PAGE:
American Univesity of Beirut

Not ONLY About Business: Economic Empowerment should be for Dignified Work for Women in the Region

​​Women’s labor force participation in the Mashreq countries remains among the lowest in the world and is likely to be exacerbated by the COVID-19 pandemic,” according to the State of Mashreq Women report. This report, published by World Bank, states that annual economic growth would be increased by 1.6 percentage points in Iraq, 2.5 points in Jordan, and 1.1 points in Lebanon by 2035, should these countries released constraints to women’s participation in the market. The report was launched last week in an online webinar where authors stressed that Lebanon, Iraq, and Jordan all rank very low in terms of women’s unemployment across the world. 

At present, women across the Arab MENA region are drastically underrepresented in the workplace. In fact, the region has the lowest female labor force participation rate in the world, and many parts of the region have widespread exclusionary structural barriers precluding women's access to work and /or limiting women's experiences of dignified careers and in leadership roles.

The report provides a data-driven picture of women’s access to economic opportunities in the region. It highlights four major areas that need intervention:

  1. Stronger economic growth
  2. Effective policy action to close legal gaps
  3. Promotion of more egalitarian attitudes
  4. Access to quality childcare, and the provision of safe transportation

According to the report, only 26 percent of women work in Lebanon. 

The report largely made the case for how the gendered wage gap, among other discriminatory practices, hinders economic growth. However, little was said to unpack the gendered discrepancies between working men and women. Also, little was done to move beyond the economic growth model as an incentive for women’s economic participation.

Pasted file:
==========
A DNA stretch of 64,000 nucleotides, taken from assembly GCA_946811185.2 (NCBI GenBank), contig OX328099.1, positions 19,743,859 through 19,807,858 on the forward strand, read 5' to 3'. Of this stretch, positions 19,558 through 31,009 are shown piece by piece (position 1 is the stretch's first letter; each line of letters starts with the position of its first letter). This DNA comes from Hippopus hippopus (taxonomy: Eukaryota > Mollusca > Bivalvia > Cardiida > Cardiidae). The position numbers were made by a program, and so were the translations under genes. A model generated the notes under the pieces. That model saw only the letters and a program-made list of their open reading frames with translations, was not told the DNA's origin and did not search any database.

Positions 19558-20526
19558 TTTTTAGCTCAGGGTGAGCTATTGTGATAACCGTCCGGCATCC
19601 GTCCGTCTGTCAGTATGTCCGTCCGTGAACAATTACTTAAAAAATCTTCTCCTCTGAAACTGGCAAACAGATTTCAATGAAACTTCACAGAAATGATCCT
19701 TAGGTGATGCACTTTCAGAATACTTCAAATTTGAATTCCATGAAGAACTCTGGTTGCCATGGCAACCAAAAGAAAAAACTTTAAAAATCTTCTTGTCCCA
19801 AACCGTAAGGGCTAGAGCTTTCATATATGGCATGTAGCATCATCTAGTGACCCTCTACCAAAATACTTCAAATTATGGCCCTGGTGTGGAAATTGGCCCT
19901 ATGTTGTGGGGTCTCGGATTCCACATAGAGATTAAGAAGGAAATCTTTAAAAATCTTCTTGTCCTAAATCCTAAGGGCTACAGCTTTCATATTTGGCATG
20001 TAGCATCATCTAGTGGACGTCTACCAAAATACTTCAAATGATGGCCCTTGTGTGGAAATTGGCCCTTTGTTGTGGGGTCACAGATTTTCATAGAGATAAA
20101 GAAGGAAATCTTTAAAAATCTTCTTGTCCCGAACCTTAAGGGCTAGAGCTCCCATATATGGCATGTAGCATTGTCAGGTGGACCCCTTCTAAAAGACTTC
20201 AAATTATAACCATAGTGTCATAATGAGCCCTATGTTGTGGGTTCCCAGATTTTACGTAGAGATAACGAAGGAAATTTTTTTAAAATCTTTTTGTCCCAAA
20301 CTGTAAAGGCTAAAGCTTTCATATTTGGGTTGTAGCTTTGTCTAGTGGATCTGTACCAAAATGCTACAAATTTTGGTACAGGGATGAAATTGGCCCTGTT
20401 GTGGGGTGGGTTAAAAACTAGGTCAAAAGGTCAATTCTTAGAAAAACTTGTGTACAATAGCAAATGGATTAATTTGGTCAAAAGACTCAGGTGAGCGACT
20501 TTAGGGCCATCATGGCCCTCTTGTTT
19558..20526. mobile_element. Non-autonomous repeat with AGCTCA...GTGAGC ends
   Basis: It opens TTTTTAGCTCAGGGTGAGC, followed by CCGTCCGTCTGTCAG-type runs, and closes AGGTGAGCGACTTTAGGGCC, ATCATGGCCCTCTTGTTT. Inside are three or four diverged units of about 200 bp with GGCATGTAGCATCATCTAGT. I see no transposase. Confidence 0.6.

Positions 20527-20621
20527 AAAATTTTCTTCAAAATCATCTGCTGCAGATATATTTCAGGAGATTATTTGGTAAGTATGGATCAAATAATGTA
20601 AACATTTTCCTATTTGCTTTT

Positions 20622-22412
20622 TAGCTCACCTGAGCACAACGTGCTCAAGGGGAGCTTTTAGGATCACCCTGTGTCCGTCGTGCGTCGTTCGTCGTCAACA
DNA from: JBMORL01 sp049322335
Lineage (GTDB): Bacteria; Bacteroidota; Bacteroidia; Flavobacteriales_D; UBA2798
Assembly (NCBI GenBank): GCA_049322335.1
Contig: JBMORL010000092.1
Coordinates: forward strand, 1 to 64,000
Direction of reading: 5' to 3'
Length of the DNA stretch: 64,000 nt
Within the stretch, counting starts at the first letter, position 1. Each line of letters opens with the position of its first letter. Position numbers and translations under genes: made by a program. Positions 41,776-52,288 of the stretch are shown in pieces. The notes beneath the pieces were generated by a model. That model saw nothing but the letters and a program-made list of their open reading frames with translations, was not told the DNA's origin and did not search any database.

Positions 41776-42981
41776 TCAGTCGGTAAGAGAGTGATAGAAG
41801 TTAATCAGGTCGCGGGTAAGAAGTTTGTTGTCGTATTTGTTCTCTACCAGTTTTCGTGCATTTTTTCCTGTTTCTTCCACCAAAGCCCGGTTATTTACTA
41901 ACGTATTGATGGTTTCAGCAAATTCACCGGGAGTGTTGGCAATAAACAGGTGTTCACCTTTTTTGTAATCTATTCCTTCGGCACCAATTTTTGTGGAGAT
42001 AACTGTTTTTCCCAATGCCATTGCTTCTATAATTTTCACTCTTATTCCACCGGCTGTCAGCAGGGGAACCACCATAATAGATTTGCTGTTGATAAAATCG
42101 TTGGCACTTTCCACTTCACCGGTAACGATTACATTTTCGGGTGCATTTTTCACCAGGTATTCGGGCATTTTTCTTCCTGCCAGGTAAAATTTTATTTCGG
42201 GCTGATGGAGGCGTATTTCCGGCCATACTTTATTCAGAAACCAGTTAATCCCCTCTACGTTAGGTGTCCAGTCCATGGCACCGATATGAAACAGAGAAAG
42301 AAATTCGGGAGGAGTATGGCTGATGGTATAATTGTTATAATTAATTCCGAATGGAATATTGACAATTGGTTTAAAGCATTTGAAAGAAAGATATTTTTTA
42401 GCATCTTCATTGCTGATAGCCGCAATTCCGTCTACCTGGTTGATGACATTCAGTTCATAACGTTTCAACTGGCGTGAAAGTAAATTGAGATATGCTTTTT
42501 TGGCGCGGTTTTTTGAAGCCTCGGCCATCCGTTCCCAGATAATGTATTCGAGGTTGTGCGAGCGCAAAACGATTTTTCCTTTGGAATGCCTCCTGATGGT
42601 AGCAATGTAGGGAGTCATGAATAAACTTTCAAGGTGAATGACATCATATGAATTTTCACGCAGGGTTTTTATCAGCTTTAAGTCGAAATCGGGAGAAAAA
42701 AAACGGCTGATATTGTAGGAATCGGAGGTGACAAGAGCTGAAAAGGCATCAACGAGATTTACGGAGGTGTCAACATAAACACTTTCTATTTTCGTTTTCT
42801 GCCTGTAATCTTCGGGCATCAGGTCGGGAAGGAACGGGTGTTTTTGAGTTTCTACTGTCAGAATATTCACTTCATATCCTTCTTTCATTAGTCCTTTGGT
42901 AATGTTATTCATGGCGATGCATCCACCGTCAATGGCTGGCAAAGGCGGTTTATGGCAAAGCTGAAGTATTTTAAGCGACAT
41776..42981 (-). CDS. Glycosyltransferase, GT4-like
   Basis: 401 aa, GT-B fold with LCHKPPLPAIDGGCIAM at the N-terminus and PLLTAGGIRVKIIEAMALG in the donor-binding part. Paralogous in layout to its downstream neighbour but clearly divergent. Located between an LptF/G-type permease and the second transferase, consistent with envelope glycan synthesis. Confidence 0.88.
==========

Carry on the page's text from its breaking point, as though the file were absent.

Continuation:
"It should not be about the business case only, we need to direct our efforts, in partnership with the employers, toward more dignified work for women. Economic growth must not be the only aim and at any cost," Dr. Charlotte Karam, Director of the Center for Inclusive Business and Leadership (CIBL) for Women at the Gender Mashreq report launch on Tuesday. CIBL for Women is the first gender center at the American University of Beirut launched in 2019 as an interdisciplinary regional driving force, committed to advance inclusive workplaces and dignified work opportunities for women, across the Arab Middle East and North Africa (MENA). CIBL for Women seeks to work with employers in the public, private and non-profit sectors to create inclusive and empowering workspaces and give a greater share of voice and the agenda for women throughout their careers. Led by Dr. Karam, CIBL’s work is based on decades of world-class research on the barriers for gender equality in the workplace and the needs for responsible business across the region.

Dr. Karam’s intervention in the panel focused on recommendations to address the data deficit, “we do not know enough about the heterogeneity and nuances of the situation of women in different sectors and areas. There is a lack of local, contextualized data.” To fill this gap, Dr. Karam and the team at CIBL are working on their inaugural project called the Knowledge is Power (KIP) Index – launched through generous funding from the Middle East Partnership Initiative (MEPI) – which will be the region’s first indigenous measure of women’s economic participation designed to empower decision makers within regional organizations. Based on quantitative and qualitative data including the lived formal work experiences  of women in 11 countries, the KIP Index will be launched this Fall as a foundational reference to improve the recruitment, retention, and promotion of women in the formal sector.

The KIP Index will be an organizational-level measure of women’s recruitment, retention and promotion across the Arab MENA. Arming employers to develop and implement better and more gender-inclusive practices and HR and organizational systems, starting with the 18 million formally employed women across the Arab MENA region.

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